Anglo-Egyptian Sudan & Its Iconic Camel Postman

The Anglo-Egyptian Sudan (السودان الإنجليزي المصري‎ — as-Sūdān al-Inglīzī al-Maṣrī) was a condominium of the United Kingdom and Egypt in the eastern Sudan region of northern Africa between 1899 and 1956, but in practice the structure of the condominium ensured full British control over the Sudan with Egypt having local influence instead. It attained independence as the Republic of the Sudan, which since 2011 has … Continue reading Anglo-Egyptian Sudan & Its Iconic Camel Postman

Wildebeest (Gnu)

The wildebeest, also called gnu, is a genus of antelopes, scientific name Connochaetes. It belongs to the family Bovidae, which includes antelopes, cattle, goats, sheep and other even-toed horned ungulates. Connochaetes includes two species, both native to Africa: the black wildebeest, or white-tailed gnu (C. gnou); and the blue wildebeest, or brindled gnu (C. taurinus). Fossil records suggest these two species diverged about one million … Continue reading Wildebeest (Gnu)

Baobab Tree

Adansonia is a genus of deciduous trees known as baobabs. They are found in arid regions of Madagascar, mainland Africa, Arabia, and Australia. The generic name honors Michel Adanson, the French naturalist and explorer who described Adansonia digitata. Of the nine species accepted as of April 2018, six are native to Madagascar, two are native to mainland Africa and the Arabian Peninsula, and one is native to Australia. One of the mainland African species also occurs on Madagascar, … Continue reading Baobab Tree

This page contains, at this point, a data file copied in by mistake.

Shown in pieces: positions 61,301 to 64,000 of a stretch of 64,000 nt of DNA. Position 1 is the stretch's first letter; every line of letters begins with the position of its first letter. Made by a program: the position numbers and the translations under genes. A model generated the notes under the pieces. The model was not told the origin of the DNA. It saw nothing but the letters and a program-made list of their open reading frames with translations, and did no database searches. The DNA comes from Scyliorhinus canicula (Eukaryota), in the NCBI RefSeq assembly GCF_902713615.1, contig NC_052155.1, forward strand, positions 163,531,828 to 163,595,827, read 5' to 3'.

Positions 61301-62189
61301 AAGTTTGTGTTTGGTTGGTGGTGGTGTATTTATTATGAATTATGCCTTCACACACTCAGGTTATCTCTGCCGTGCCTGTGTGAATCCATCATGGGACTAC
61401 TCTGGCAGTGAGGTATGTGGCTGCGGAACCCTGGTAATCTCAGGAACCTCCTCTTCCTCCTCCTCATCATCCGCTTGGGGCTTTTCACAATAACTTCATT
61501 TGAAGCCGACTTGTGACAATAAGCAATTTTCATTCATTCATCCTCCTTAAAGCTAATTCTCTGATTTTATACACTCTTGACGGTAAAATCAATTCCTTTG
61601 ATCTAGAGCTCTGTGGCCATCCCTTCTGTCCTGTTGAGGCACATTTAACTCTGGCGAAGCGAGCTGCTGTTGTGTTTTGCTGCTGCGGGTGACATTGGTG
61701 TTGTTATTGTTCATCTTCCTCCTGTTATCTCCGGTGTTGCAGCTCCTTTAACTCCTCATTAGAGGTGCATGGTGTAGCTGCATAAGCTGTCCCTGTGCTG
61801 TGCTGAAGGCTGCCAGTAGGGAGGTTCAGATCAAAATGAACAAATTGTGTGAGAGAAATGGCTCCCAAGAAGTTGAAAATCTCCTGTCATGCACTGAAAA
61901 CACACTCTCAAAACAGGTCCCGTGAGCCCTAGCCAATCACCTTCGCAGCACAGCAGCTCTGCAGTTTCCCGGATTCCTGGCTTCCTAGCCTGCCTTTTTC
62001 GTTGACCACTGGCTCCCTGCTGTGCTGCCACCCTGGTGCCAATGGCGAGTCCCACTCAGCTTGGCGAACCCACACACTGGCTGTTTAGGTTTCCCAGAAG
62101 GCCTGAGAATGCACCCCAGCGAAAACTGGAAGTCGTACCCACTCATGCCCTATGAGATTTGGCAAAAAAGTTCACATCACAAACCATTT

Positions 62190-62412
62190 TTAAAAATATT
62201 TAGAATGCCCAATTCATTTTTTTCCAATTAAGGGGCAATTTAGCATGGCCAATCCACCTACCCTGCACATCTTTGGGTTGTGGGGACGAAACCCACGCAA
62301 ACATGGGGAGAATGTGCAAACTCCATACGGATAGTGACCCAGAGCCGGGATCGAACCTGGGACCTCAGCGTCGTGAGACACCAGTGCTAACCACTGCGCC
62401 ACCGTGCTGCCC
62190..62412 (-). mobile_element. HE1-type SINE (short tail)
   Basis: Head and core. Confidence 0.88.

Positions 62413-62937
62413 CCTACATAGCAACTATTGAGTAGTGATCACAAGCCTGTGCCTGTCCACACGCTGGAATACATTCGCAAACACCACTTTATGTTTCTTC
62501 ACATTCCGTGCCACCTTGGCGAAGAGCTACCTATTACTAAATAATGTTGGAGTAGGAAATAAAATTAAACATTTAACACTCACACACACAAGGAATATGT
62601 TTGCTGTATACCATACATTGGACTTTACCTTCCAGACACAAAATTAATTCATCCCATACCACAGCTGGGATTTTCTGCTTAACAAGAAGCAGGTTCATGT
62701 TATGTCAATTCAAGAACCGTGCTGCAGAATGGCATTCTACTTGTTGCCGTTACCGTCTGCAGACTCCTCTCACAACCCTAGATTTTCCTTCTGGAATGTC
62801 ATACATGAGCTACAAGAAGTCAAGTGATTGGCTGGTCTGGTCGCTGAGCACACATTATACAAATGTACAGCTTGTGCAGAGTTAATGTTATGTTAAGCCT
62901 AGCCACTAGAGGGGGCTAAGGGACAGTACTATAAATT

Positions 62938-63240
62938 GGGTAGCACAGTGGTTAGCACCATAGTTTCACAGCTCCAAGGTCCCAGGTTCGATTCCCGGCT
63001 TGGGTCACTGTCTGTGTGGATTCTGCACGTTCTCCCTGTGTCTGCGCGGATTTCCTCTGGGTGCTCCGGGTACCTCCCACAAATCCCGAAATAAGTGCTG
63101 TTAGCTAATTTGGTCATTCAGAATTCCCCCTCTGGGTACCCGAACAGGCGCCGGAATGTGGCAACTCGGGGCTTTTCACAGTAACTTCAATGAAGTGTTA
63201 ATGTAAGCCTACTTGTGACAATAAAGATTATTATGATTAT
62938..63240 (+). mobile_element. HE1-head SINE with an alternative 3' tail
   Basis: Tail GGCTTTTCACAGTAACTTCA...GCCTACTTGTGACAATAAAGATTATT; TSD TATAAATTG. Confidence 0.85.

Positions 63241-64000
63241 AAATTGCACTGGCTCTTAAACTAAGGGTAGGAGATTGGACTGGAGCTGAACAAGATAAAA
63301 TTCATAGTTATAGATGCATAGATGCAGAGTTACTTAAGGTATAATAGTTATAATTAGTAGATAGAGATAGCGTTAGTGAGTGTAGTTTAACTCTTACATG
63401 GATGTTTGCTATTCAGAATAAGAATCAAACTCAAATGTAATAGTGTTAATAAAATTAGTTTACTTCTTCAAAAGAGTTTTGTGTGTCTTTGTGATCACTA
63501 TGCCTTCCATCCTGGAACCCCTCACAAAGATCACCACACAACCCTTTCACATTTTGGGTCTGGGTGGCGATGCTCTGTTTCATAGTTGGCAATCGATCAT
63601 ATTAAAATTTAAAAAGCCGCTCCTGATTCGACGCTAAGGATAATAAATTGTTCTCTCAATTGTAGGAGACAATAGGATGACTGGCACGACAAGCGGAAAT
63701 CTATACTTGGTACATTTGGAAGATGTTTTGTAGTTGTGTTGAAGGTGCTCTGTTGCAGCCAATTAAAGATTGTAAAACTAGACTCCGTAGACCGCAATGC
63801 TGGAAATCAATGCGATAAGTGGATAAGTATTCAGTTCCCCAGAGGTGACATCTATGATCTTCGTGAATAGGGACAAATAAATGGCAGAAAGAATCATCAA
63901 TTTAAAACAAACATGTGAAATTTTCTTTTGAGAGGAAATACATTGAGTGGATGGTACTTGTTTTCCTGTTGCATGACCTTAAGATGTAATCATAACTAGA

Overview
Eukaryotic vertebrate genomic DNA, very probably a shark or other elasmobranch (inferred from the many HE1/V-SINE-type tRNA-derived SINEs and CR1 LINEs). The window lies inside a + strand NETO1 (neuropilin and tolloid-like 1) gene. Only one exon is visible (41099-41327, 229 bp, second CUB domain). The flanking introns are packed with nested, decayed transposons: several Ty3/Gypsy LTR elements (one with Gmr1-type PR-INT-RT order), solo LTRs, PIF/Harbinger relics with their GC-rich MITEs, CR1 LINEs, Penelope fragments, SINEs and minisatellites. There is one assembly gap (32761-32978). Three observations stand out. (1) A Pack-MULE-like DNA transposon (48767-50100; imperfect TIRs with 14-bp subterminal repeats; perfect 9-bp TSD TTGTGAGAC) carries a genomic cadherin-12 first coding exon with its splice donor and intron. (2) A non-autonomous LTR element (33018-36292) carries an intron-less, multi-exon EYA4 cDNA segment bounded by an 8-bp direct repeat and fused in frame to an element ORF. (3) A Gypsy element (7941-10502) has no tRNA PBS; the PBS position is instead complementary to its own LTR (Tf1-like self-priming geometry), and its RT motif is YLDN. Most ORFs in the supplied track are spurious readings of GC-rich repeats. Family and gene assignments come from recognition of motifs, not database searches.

Bongo Antelope

The bongo (Tragelaphus eurycerus) is a herbivorous, mostly nocturnal forest ungulate. It is among the largest of the African forest antelope species. Bongos are characterized by a striking reddish-brown coat, black and white markings, white-yellow stripes and long slightly spiraled horns. Indeed, bongos are the only tragelaphid in which both sexes have horns. They have a complex social interaction and are found in African dense … Continue reading Bongo Antelope

The Giraffe

Riding the local version of a bus (called a songtesaw, meaning “three seats”) to work today, I decided I wanted to write a “random stamp day” article about giraffes. I felt it would be an “easy” topic compared with the recent marathons involved putting together the articles on Jamestown (more than 11,000 words) and Air Mail/Inverted Jenny (almost 6200 words). I need to do a few … Continue reading The Giraffe